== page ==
Christina JeffressAssociate, ScottMadden
Tina Jeffress is an associate at ScottMadden, Inc, a management consulting firm specializing in the electric utility business.
Tina served as president of the MBA Energy Club in the 2017-2018 academic year, supporting 40+ students as they recruited for energy roles. In this capacity, she also contributed to the Energy Center’s conference planning, corporate outreach, and fundraising efforts. She received the Core Value Award for Leadership at the 2018 MBA commencement ceremony.
Prior to business school, Tina was associate director of the Project on U.S. Leadership in Development at the Center for Strategic and International Studies (CSIS) in Washington, DC. While at CSIS, she managed corporate partnerships and research for a $1.5M program focused on the role of the private sector in global development. She previously served as local program director for an education organization in the Dominican Republic.
Tina holds an MBA from UNC Kenan-Flagler with concentrations in Energy and Sustainable Enterprise and a BA in International Development and Spanish from UCLA.
- Tell us about your background, and how you became interested in the Kenan-Flagler Energy Program?
- What were your favorite resources for learning about the energy industry at Kenan-Flagler?
- How did the Energy Center, and Energy Club, help you secure your career post-MBA?
- What were your biggest takeaways from the educational experience that you are using now, or that you see will help you succeed in your career?
- And your favorite memory with the Energy Club…
I studied International Development and Spanish at UCLA and then pursued a career in global development. I worked for non-profits in LA, DC, and the Dominican Republic, and eventually spent 3 years researching the role of the private sector in development at the Center for Strategic and International Studies (CSIS). I went to Kenan-Flagler looking for a way to bridge my interest in development and public policy with the potential I saw for promoting social and environmental change in the private sector. I had one conversation with Professor Stephen Arbogast at orientation and he convinced me that I could have the impact I was looking for in the energy sector.
I learned so much about the energy industry through the Houston and San Francisco career treks. The visits helped to ground my nascent interest in the industry in some actual knowledge. The school and Energy Center have incredible connections in all segments of the industry, and the treks provided the opportunity to hear directly from leaders and practitioners in a small group setting. Energy case competitions are also a great way to learn. The process can be painful, but they bring together everything you should learn in business school, from excel modeling to project management (they’re also great for learning who in your class can still stand you after 12+ hour working sessions trying to figure out Cuba’s renewables potential).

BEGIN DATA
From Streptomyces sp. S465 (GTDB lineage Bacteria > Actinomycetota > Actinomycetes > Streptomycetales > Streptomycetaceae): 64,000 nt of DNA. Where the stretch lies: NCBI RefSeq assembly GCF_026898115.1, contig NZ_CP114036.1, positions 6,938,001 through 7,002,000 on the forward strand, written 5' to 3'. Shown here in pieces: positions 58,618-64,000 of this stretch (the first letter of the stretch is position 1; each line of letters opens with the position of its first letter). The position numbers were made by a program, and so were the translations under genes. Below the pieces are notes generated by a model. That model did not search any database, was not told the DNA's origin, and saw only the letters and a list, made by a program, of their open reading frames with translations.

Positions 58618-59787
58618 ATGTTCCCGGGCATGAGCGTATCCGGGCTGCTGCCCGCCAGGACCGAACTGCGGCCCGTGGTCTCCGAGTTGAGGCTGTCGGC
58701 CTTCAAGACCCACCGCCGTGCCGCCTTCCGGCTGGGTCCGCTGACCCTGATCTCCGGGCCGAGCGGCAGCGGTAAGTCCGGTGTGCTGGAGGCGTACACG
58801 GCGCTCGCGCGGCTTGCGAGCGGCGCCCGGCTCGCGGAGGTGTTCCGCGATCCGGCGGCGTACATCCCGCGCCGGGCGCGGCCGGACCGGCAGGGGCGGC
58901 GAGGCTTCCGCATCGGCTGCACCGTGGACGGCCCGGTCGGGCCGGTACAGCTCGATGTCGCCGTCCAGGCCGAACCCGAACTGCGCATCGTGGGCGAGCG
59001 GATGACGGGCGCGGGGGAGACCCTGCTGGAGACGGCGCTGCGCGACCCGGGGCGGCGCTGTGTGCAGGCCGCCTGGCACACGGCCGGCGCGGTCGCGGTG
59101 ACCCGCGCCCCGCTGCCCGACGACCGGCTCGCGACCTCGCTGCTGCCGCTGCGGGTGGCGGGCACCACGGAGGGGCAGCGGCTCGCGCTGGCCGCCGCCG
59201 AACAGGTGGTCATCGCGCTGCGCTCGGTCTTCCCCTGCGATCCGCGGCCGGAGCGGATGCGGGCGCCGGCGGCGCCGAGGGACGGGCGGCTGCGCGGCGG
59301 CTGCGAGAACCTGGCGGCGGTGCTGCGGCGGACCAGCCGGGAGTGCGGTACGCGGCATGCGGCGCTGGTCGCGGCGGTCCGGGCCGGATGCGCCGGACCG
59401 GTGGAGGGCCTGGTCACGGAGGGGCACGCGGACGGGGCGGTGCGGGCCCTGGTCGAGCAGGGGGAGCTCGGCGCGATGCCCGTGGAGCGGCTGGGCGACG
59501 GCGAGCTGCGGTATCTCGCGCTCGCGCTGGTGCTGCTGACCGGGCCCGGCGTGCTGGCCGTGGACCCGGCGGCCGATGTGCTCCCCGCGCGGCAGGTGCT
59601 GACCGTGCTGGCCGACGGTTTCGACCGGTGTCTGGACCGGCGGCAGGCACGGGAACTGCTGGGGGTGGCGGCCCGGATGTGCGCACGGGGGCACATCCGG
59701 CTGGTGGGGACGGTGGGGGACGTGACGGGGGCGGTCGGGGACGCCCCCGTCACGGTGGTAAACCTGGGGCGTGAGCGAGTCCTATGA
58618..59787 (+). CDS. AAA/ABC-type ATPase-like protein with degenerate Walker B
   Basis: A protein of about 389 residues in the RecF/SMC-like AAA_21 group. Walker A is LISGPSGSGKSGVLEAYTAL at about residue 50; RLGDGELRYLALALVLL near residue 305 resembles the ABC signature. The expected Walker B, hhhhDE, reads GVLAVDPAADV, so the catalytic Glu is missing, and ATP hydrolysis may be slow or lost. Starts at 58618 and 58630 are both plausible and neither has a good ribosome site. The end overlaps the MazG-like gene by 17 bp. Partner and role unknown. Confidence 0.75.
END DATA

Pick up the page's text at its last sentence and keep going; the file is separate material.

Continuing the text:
Energy Club students were willing to meet with me early and often to talk through potential opportunities and how they aligned with my interests. Their honest guidance helped me figure out who to connect with, where to apply, and how to prep for interviews. The mock interviews held by the club helped us all to prepare for tough questions and better understand our potential future roles in the energy sector. At the same time, all of us pursuing energy helped one another throughout the process, even when we were competing for the same roles. We didn’t see it as competing with one another – it was about each of us finding the right internship fit.
I’m an associate at ScottMadden, a consulting firm that specializes in the utility industry. Utilities have a unique business model with idiosyncrasies that wouldn’t be taught in most MBA programs. I was able to learn utility basics in Professor Arbogast’s Energy Value Chain course, and then had the opportunity to learn directly from a current Duke Energy executive in the Business of Power weekend class. I’m able to be more effective in my role because I don’t have to start from scratch when working to understand our clients’ challenges.
I met some of my closest friends at Kenan-Flagler through the Energy concentration. We came from very different backgrounds (a veteran, retail manager, solar ops coordinator, reporter, and political advocate come to mind), but we helped each other get through coursework and recruiting in addition to all the personal challenges we faced over those two years. Though hard to choose, my favorite memories have to be the dinner we held at Bin54 to celebrate the end of our board term (the board presented me with a hilarious retirement card and a book on the electric grid) and the road trip I took through Wyoming, South Dakota, and Colorado with energy classmates following graduation.